This spring, to celebrate a new decade of poetry at the Loveland Museum, the Poets' Co-op presents the Women of the Muse Spring Bonus Season!
We are extremely excited about this special line up of four full nights of fine female featured readers. Please come join us for a new season of Open Readings that will not be soon forgotten! (Click for flyer.)
To celebrate our ninth year of open readings, the Poets' Co-op is hosting a special poetry workshop presented by Rosemerry Wahtola Trommer. The workshop will be Saturday, March. 6th, 1 - 4 pm at Catalyst High School (Near Nissi's at 95th & Arapahoe in Lafayette) $25 To reserve your seat at the workshop or for more information, please contact M. D. Friedman at mdATpoetscoopDOTorg.
The Poets' Co-op Spring 2010 Open Reading Series will be held on Thursday, February 4th, March 4th , April 1st & May 6th at the Loveland Museum on the corner of Fifth & Lincoln. Readings will be downstairs at the Foote Gallery/Auditorium from 7:00 - 9:00 p.m. Complimentary snacks will be graciously provided by HENRY'S PUB (234 E. 4th St.).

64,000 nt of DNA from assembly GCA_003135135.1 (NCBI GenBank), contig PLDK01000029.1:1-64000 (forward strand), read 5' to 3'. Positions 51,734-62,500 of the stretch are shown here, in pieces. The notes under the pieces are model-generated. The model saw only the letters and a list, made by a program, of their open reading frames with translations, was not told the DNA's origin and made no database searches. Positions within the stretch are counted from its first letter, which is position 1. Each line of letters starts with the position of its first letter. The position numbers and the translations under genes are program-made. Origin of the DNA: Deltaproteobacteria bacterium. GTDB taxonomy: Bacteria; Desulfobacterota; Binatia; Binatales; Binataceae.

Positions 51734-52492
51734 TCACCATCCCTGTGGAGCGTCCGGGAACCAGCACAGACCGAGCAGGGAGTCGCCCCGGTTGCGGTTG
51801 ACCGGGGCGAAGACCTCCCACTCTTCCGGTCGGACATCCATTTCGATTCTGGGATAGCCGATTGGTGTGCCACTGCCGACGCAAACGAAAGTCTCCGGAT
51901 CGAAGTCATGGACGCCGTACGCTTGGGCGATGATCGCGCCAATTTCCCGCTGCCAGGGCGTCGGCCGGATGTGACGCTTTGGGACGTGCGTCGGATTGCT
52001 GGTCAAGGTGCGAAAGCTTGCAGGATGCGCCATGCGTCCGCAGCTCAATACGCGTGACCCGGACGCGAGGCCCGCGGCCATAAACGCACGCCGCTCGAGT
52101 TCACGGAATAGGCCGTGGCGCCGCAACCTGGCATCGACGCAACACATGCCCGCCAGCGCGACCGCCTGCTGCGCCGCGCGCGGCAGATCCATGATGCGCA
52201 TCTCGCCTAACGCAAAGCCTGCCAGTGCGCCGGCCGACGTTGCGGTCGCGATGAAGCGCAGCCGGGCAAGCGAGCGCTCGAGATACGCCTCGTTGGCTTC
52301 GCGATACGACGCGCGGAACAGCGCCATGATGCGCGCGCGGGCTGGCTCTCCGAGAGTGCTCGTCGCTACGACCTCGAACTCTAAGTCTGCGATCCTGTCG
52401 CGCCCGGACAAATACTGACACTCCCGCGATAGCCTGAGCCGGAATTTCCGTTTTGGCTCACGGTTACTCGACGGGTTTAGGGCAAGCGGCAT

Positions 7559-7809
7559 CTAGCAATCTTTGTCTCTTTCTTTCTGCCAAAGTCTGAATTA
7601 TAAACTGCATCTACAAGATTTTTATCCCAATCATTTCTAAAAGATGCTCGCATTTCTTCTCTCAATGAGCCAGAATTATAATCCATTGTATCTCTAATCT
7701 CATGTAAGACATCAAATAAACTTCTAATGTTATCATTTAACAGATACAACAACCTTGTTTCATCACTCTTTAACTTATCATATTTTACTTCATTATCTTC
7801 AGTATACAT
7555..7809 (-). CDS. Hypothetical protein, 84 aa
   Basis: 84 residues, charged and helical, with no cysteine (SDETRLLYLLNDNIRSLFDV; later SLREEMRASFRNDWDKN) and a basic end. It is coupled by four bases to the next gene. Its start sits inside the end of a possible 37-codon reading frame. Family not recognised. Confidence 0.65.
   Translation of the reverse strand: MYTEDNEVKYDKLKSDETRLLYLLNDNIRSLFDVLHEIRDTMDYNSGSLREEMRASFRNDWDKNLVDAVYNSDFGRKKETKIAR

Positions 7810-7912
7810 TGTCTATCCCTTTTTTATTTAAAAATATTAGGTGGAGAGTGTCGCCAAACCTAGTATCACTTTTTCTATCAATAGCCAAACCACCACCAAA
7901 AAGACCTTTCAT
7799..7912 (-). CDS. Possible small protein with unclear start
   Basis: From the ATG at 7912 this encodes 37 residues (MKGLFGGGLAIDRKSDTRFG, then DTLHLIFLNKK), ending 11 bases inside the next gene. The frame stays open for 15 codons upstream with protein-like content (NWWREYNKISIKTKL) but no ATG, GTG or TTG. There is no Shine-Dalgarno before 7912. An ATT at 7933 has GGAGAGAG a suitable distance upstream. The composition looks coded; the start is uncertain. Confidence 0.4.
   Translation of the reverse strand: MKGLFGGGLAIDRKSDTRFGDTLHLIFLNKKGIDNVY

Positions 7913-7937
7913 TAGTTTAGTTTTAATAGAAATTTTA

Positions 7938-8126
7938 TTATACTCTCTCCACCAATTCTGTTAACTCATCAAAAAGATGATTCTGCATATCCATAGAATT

Readers & listeners embrace all styles of original poetry and range in experience from first time readers to published and polished “professionals.” Poets can sign up to read the night of the reading or ahead of time by email. Our Featured Readers represent a diverse mix of some of Colorado’s and our nation's finest poets.
Our Featured Reader for Thursday, February 4th is Lorna Dee Cervantes.
A fifth generation Californian of Mexican and Native American (Chumash) heritage, Lorna Dee Cervantes was a pivotal figure throughout the Chicano literary movement. She began publishing the literary journal, Mango, in the mid-1970s. Her small press, also named Mango, was widely admired for its creative designs and for the important voices it first brought into print, including Sandra Cisneros, Luis Omar Salinas, Ray Gonzalez, Jimmy Santiago Baca and Alberto Ríos among them.